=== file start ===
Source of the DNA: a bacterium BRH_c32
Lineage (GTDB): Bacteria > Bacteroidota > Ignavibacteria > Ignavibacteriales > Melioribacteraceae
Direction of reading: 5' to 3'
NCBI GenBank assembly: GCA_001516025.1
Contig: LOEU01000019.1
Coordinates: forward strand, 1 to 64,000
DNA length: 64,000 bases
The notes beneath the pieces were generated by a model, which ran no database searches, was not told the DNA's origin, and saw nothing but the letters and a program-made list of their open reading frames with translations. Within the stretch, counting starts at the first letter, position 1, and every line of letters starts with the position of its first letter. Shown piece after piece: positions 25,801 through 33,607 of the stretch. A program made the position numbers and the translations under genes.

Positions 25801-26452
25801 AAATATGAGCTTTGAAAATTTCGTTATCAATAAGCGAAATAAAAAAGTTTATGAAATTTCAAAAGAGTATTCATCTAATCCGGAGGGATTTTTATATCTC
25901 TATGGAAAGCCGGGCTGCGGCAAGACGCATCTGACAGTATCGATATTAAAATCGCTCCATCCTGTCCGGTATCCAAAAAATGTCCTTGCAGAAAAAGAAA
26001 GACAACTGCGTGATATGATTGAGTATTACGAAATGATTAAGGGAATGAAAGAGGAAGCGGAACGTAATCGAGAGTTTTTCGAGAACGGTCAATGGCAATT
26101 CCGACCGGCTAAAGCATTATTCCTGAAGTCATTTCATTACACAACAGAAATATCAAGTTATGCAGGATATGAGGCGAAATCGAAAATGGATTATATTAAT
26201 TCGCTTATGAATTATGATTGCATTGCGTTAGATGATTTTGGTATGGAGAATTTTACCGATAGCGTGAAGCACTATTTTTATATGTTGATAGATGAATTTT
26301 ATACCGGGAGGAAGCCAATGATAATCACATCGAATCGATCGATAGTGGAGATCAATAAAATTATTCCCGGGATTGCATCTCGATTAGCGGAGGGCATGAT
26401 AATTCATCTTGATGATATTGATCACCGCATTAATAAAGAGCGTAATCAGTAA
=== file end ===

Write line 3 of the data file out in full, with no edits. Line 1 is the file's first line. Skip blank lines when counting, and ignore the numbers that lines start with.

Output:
Direction of reading: 5' to 3'